The Concorde had to slow down from Mach 2 to Mach 1.5-1.6 so that the Tornado crew could get the shot
Taken in April 1985 the cool photo in this post is the only picture of Concorde flying at supersonic speed.
The image was taken by Adrian Meredith who was flying a Royal Air Force (RAF) Tornado jet during a rendezvous with the Concorde over the Irish Sea in April 1985.
Although the Tornado could match Concorde’s cruising speed it could only do so for a matter of minutes due to the enormous rate of fuel consumption.
Several attempts were made to take the photo, and eventually the Concorde had to slow down from Mach 2 to Mach 1.5-1.6 so that the Tornado crew could get the shot. The Tornado was stripped of everything to get it up to that speed as long as possible.
After racing to catch the Concorde and struggling to keep up, the Tornado broke off the rendezvous after just four minutes, while Concorde cruised serenely on to JFK!
Noteworthy Concorde’s fastest transatlantic crossing was on Feb. 7, 1996 when it completed the New York to London flight in 2 hours 52 minutes and 59 seconds.
Aérospatiale/BAC Concorde was a British-French supersonic passenger jet airliner. It had a maximum speed of Mach 2.04 (1,354 mph or 2,180 km/h at cruise altitude, over twice the speed of sound), with seating for 92 to 128 passengers. The aircraft entered service in 1976 and continued flying for the next 27 years.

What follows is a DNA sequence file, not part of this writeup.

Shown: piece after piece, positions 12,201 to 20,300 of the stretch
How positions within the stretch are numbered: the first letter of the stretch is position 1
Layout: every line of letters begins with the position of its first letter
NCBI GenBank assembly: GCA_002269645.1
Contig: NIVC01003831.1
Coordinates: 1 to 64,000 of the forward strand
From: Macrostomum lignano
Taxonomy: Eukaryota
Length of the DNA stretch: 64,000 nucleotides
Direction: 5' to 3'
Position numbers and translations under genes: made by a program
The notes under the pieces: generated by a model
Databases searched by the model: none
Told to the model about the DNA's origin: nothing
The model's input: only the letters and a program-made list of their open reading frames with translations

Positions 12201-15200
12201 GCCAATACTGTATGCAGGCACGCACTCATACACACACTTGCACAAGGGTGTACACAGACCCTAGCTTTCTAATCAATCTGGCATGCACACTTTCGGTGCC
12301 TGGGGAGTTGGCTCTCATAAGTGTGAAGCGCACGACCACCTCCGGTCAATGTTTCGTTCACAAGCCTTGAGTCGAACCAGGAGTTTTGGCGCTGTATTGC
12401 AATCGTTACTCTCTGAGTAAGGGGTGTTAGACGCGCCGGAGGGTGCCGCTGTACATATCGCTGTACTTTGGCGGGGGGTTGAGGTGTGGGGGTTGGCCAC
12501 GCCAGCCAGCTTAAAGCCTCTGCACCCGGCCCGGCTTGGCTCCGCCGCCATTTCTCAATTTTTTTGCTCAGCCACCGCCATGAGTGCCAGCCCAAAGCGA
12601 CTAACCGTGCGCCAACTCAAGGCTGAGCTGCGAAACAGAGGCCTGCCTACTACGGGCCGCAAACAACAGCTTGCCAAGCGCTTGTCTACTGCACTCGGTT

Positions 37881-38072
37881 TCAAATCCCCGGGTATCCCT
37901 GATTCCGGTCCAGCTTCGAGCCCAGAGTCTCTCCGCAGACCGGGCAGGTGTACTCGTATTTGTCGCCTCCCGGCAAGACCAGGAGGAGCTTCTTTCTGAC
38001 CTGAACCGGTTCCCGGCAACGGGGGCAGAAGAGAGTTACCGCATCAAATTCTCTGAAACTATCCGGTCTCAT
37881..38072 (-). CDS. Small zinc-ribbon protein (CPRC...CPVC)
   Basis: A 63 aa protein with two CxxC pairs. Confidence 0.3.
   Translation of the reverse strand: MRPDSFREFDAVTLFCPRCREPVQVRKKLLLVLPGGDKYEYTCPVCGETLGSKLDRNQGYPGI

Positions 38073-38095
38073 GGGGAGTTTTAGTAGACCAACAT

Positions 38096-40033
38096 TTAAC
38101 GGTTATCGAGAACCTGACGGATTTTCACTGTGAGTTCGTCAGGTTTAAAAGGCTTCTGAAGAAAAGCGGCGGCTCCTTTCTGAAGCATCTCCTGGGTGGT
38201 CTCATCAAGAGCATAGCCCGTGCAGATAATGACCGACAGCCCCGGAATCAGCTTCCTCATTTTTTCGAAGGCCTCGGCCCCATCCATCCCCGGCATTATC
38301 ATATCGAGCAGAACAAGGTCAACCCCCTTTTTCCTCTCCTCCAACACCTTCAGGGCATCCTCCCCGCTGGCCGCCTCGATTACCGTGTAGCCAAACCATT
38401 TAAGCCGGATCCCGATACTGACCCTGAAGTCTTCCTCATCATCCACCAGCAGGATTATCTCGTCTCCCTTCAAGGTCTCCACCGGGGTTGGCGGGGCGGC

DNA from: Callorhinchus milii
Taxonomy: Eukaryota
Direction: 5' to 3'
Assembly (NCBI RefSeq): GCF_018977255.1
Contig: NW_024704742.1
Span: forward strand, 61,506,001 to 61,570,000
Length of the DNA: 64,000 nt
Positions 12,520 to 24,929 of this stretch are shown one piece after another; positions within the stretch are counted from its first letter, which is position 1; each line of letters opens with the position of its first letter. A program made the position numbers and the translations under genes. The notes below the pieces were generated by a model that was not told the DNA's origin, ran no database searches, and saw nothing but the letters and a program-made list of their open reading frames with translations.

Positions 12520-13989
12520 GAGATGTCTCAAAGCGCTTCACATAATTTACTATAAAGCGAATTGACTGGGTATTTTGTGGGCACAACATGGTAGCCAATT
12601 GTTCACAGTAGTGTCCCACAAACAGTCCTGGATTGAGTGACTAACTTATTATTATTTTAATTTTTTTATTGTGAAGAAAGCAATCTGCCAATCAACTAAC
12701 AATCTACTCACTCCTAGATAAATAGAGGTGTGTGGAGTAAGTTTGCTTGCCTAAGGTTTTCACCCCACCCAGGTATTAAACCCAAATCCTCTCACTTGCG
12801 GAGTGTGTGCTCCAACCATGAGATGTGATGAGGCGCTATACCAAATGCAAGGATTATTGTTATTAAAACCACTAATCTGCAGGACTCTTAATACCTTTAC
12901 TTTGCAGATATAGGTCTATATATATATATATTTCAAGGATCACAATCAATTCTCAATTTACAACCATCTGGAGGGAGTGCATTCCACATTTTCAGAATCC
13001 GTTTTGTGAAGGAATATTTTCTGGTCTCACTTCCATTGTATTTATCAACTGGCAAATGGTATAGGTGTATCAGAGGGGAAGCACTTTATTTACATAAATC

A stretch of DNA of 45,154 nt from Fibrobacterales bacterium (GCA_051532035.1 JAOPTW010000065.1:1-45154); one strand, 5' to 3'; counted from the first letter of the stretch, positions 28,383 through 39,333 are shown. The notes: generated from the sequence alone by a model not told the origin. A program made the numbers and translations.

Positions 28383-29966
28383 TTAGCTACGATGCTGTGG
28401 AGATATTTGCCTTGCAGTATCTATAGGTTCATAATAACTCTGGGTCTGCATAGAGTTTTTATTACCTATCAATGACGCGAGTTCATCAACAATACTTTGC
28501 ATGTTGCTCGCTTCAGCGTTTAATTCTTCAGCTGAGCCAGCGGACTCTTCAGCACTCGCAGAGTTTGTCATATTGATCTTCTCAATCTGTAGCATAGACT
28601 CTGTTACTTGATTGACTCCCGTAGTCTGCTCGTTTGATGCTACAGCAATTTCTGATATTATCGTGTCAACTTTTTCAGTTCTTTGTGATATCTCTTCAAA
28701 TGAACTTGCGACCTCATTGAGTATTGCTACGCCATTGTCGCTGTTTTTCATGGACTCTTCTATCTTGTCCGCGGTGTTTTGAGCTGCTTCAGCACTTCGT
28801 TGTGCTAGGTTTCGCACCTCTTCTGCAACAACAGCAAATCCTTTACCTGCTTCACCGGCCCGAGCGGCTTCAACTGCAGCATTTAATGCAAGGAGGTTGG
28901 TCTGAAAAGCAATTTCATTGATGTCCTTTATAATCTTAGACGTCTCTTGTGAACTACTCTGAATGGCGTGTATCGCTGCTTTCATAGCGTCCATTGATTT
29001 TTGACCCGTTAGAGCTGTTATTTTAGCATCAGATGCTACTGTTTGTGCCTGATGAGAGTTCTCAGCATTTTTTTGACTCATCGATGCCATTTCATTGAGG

Concorde, which was jointly developed and manufactured by Aérospatiale and the British Aircraft Corporation (BAC) under an Anglo-French treaty, was built in twenty samples including six prototypes and development aircraft.
Air France (AF) and British Airways (BA) were the only airlines to purchase and fly Concorde.
The supersonic airliner flew regular transatlantic flights from London’s Heathrow Airport and Paris’s Charles de Gaulle Airport to John F. Kennedy International Airport in New York, Washington Dulles International Airport and Grantley Adams International Airport in Barbados; it flew these routes in less than half the time of other airliners.
The type was eventually retired in 2003 after the crash of Air France Flight 4590 on Jul. 25, 2000, in which all passengers and crew were killed. The general downturn in the commercial aviation industry after the September 11 attacks in 2001, and the ceasing of maintenance support for Concorde by Airbus (the successor company of both Aérospatiale and BAC), also contributed.
Photo credit: Adrian Meredith / Crown Copyright